Cult Places and Cultural Change in Republican Italy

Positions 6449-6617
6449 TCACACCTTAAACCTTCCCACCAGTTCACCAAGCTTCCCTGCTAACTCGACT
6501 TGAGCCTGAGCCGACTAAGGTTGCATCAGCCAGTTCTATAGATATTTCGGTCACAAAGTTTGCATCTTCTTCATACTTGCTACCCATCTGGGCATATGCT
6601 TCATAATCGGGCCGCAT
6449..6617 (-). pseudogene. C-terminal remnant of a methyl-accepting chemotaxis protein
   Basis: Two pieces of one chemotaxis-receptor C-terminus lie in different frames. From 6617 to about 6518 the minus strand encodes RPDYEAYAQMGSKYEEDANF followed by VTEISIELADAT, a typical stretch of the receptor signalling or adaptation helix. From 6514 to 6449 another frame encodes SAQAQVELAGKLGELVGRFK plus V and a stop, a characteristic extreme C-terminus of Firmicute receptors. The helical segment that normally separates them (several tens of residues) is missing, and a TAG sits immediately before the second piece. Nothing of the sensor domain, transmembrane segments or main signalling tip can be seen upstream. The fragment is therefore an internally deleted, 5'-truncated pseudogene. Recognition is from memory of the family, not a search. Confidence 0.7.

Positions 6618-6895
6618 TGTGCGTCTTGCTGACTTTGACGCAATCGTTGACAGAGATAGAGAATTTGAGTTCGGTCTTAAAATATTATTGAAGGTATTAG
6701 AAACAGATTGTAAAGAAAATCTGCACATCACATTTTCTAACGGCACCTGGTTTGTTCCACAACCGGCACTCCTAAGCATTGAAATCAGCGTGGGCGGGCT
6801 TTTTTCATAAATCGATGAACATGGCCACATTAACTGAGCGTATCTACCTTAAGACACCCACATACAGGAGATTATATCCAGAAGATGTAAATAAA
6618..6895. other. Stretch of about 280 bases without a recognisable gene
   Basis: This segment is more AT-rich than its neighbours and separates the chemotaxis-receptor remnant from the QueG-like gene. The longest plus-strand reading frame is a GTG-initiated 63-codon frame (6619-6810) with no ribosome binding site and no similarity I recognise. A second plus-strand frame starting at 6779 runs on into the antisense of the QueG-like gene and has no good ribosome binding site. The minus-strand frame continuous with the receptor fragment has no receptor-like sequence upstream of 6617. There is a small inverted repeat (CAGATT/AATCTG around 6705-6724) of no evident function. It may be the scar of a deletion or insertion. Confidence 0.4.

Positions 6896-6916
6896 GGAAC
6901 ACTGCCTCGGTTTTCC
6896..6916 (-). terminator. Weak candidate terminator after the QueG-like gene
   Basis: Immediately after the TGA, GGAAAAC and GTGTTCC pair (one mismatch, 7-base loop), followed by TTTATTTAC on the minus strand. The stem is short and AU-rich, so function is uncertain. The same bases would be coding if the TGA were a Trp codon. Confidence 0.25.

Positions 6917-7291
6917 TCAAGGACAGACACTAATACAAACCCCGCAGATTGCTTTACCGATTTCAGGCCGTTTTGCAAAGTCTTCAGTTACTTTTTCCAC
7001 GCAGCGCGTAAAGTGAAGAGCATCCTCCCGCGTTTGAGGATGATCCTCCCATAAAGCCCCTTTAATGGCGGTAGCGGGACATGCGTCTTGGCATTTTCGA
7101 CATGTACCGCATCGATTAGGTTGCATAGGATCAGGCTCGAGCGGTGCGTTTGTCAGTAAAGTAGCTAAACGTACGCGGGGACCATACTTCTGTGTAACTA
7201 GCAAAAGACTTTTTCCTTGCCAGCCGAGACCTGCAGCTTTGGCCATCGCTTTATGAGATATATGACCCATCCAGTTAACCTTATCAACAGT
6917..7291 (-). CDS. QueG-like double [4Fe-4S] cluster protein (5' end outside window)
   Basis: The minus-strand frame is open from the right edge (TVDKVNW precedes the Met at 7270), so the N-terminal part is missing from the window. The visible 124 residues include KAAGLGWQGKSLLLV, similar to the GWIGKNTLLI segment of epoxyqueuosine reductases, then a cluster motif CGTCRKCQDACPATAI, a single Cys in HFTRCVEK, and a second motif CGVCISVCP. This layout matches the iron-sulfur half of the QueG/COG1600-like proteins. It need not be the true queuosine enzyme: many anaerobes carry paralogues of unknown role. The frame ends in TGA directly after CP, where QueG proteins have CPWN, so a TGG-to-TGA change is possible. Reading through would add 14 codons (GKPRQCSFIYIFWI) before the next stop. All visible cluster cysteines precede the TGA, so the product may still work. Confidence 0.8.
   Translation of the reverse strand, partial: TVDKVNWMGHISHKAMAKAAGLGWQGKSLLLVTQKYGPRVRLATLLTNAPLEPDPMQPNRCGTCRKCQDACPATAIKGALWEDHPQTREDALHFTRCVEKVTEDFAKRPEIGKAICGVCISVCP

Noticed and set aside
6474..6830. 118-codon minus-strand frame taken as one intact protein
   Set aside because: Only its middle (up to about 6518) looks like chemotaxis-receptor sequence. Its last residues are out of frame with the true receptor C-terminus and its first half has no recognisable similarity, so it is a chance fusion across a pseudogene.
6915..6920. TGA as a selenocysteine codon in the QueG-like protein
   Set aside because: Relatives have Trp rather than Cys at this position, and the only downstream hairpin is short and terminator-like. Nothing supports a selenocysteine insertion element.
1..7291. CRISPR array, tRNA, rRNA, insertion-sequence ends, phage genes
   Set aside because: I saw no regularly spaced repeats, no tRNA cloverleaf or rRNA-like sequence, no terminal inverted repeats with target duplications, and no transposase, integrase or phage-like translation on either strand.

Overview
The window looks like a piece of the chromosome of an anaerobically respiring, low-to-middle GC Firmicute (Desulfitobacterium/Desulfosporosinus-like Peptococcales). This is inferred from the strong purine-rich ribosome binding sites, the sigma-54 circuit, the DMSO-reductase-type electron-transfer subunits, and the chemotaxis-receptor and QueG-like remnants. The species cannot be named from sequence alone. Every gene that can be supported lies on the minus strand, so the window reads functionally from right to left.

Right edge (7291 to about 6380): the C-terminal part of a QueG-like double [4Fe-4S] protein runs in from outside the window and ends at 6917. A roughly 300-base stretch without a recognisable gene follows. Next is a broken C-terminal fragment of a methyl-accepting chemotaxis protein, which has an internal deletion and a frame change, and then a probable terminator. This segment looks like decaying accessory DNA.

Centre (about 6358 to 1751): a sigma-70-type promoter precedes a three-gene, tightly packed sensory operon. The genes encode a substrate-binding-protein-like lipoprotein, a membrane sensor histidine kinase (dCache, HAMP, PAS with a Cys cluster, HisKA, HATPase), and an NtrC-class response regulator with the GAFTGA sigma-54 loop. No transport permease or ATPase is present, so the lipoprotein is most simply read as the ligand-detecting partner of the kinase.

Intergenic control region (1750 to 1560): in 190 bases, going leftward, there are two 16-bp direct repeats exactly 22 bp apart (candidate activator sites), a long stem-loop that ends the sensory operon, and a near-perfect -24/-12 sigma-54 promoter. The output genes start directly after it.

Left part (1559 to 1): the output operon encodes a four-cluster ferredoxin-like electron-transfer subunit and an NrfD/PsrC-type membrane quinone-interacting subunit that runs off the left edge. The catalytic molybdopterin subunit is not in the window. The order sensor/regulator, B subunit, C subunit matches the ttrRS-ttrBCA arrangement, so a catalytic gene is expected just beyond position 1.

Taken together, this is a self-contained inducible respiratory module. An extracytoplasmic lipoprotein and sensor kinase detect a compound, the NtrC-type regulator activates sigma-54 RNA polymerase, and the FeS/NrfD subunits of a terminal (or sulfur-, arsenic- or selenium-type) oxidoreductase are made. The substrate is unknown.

This scholarly study throws a new light on the Roman impact on religious structures in Republican Italy. In the last four centuries BC, Italy went through immense changes. The Apennine and Adriatic areas were originally inhabited by various 'Italic' tribes and characterised by a specific non-urban societal organisation, in which cult places had a pivotal function. From the fourth century BC onwards the area was gradually incorporated by Rome, profoundly altering its geopolitical make-up. The author not only investigates the changing social and political function of cult places in non-Roman Italic society, he also highlights the importance of cult places and religious rituals for new Roman communities in the conquered areas. This research thus opens new perspectives on the issue of the 'religious romanisation' of Italy by arguing for a strong Roman impact also in non-urbanised areas. Tesse Stek bases his study on the analysis of archaeological, literary and epigraphic evidence from rural cult places in Central and Southern Italy, including field work on the Samnite temple of S. Giovanni in Galdo.Amsterdam Archaeological Studies is a series devoted to the study of past human societies from the prehistory up into modern times, primarily based on the study of archaeological remains. The series will include excavation reports of modern fieldwork; studies of categories of material culture; and synthesising studies with broader images of past societies, thereby contributing to the theoretical and methodological debates in archaeology.This title is available in the OAPEN Library - http://www.oapen.org.
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